Content, in one form or another, could be said to date back centuries if you include the written word from its inception, alongside art. However, for the purposes of giving a brief history of its evolution, we will be concentrating on the digital age.
Even here we could look back as far as 1975 and the first instance of electronic publishing, almost a decade before the personal computer and Desktop Publishing came into being.
To really pin down the meaning of CMS, it can be described as any system that allows for electronic creation, organisation and distribution of content.
However, modern content management is all about the web really, although organisations with their own intranet also use CMS to track and update documents and databases company-wide.
In the early days of the web, most sites were made up of static pages, not dynamic as they are today. This required knowledge of HTML to get pages to display correctly and was often linked to a Cold Fusion or MySQL database. The only true dynamic content was to be found on ecommerce sites.
This evolved by the 90s into editors, which allowed people without knowledge of HTML to produce content using a ‘What You See is What You Get’ (WSIWIG), interface so that content could be easily produced and edited.
To a large extent, that is still the case today, although CMS have much more power than they did initially.
Advances in both hardware and software have all contributed to the modern CMS model and gone are the days of complicated and unreliable magnetic tape backups and shared server access from a dumb terminal.
Key features that define a CMS
Some key aspects to a CMS, old or new, which can be used to define what the term encompasses are:
- WYSIWYG editor
- Workflow automation
- Check in/Check out functionality
- Link management
- Multichannel delivery
This is far from being a comprehensive list of everything that might make up a CMS, but gives you some idea of its main components. Looking back over how the technology has evolved over the years is no easy task as there is no one period of time or person that can be credited with its creation.
However, Vignette is widely credited with making the term popular, especially with regard to the webisphere.
According to Vern Imrich, “Back in the late 90s the concept was too undefined - part app dev, part portal and tons of “Web 1.0” bloat, you name it, you could build it!”
Following the excitement and boom and bust of the Dot Com era, CMS came to be better defined and we began to see open source offerings, as well as enterprise-level CMS develop further.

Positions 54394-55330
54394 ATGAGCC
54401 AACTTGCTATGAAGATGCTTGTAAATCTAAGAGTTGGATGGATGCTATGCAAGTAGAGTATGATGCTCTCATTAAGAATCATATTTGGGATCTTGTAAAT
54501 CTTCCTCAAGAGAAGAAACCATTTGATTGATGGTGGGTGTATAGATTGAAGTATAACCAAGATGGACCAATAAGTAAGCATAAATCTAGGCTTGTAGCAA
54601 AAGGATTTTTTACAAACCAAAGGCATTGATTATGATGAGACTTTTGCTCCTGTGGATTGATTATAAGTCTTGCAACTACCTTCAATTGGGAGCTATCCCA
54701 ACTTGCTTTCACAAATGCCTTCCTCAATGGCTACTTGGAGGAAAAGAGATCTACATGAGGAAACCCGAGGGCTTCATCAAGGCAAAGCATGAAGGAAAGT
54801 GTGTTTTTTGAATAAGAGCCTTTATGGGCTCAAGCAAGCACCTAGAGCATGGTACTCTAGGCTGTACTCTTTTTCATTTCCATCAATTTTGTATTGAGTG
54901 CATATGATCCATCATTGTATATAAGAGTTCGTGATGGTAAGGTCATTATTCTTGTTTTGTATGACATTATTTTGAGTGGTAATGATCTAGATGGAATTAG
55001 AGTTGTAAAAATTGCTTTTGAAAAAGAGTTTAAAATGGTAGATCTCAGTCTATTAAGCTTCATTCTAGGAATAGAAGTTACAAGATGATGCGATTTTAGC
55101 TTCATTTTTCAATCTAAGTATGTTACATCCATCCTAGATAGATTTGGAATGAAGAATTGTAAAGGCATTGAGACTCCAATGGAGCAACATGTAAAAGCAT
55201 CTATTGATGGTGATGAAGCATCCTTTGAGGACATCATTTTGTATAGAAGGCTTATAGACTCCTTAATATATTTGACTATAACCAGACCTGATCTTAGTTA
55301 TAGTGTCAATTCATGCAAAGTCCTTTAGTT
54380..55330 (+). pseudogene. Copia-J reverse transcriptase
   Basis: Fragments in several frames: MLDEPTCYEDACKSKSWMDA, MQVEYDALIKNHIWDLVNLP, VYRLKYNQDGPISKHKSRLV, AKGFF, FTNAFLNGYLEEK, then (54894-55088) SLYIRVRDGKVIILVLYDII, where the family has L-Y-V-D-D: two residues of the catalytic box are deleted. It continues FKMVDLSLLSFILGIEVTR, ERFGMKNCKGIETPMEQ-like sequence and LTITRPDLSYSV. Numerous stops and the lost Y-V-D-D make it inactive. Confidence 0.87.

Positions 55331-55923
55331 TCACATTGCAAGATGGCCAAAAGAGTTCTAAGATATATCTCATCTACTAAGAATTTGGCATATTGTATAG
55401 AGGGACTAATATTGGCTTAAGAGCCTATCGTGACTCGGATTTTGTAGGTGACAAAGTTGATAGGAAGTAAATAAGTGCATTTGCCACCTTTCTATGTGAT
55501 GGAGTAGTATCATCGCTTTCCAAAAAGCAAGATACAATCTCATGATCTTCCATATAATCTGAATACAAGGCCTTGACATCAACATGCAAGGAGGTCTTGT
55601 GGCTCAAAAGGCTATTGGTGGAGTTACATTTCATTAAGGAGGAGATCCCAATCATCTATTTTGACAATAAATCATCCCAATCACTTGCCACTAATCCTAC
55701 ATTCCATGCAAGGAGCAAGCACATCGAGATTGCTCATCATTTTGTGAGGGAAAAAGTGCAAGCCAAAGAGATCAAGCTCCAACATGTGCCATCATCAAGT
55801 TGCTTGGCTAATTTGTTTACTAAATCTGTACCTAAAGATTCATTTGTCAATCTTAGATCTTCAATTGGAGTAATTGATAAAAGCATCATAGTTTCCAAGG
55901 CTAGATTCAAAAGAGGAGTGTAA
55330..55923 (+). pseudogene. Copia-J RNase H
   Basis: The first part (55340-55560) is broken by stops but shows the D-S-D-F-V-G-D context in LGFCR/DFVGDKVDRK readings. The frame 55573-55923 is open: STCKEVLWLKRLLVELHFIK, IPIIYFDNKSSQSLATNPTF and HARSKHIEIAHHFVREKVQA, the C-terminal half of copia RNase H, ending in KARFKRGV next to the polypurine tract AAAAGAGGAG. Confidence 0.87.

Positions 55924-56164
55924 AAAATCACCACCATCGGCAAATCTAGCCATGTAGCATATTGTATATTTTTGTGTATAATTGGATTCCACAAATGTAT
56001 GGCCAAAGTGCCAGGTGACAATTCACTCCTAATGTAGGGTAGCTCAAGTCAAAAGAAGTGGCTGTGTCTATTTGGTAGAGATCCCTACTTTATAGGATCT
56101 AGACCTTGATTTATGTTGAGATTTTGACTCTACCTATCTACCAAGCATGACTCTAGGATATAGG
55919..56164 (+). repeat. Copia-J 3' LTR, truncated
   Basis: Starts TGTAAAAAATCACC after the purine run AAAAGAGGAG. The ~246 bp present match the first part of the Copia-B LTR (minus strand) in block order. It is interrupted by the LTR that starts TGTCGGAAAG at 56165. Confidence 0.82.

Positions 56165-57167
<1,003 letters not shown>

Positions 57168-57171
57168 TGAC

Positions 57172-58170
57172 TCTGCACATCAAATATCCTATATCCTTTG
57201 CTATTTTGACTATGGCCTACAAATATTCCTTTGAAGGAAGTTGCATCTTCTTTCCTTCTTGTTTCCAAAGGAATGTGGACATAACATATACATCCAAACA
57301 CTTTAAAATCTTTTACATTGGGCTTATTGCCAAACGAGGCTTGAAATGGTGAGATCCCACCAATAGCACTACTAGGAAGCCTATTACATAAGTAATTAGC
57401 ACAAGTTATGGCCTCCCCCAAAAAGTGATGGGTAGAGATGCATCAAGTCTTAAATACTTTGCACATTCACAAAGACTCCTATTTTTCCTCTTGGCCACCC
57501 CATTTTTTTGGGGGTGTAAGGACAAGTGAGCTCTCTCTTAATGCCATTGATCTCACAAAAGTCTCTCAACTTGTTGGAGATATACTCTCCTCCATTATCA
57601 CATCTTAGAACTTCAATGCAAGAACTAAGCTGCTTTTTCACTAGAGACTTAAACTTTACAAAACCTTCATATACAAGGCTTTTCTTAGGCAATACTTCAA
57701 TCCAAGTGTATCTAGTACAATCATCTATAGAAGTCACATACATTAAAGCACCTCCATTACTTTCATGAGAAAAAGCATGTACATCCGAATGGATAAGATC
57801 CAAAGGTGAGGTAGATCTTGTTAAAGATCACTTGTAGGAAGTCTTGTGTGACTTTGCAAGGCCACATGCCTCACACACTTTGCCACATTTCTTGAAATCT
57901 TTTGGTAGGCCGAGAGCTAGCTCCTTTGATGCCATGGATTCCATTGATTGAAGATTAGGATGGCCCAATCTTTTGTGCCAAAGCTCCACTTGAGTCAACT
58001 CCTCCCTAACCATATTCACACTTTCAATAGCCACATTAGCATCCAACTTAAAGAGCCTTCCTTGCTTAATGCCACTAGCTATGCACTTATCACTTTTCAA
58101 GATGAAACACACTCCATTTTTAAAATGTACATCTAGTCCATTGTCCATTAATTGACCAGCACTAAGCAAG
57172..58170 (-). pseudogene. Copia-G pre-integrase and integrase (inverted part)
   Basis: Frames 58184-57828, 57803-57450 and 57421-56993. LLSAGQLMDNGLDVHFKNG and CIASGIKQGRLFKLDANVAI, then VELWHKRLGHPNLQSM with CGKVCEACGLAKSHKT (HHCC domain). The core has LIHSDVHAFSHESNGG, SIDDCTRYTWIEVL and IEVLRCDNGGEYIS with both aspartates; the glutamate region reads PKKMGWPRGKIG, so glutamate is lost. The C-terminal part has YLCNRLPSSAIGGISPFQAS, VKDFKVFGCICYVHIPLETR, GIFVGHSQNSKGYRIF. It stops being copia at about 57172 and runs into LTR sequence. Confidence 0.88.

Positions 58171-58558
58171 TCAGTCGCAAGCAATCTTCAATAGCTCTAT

This somewhat ‘split’ the industry into two main types of CMS, enterprise document management (EDMS) and web content management (WCMS), which could be found as both open source and commercial solutions.
Bespoke CMS also became more widely used for certain sectors, for example, real estate. The power of such systems varied from business to business, depending on both size and industry. SMBs tended (and still often do) to rely on free applications such as Wordpress and Drupal, both of which are widely used today.
Since then, technology, the internet and CMS have all seen significant changes and today, CMS tend to have intranet, web and document management contained all in one solution.
The beauty of today’s systems is that they don’t rely heavily on specialist knowledge (such as coding) in order for employees to create, share and publish content. Ecommerce sites are also truly dynamic as they are linked to a database which is updated in real time as sales are made.
Of course, content itself has also come a long way and is one of the most important aspects to developing a website right now. The emergence of cloud and SaaS in recent years also means that CMS no longer have to be based and backed up on-site, but can be stored in a secure data center and accessed from any location, making many people’s job much easier and allowing for hassle-free telecommuting that doesn’t rely on a VPN.
Basically, rather than allowing content to be created by programmers just on the server-side, this means that it can now be created by ordinary administrators who need minimal training to use the CMS.
Like in the early days, this can all be managed with permissions given to various employees to define what they can and can’t create, edit or manage. These days, it also encompasses device management as more and more people carry out their work on a mobile device away from the office.
Many modern CMS’ are stored in the cloud and access is gained through a common interface which can be presented in a browser. CMS has seen significant growth over the past decade and in these days of uber-connection, is becoming more powerful and much more useful for businesses of all sizes.
This has, and will continue to mean that there are a plethora of vendors on the market selling various solutions, something that can cause confusion to the new business coming to the CMS space. However, whilst they may not all be created equally, all have something to offer so if you are looking at investing in a CMS, it’s as well to plan effectively and ask plenty of questions of the vendor before settling on one solution.
As the Gilbane Report points out, "Today, there is not a single, well-defined content management application that has the usual 3-6 major vendors associated with it."
Update: This post was edited for clarity on 19 Jan 2013.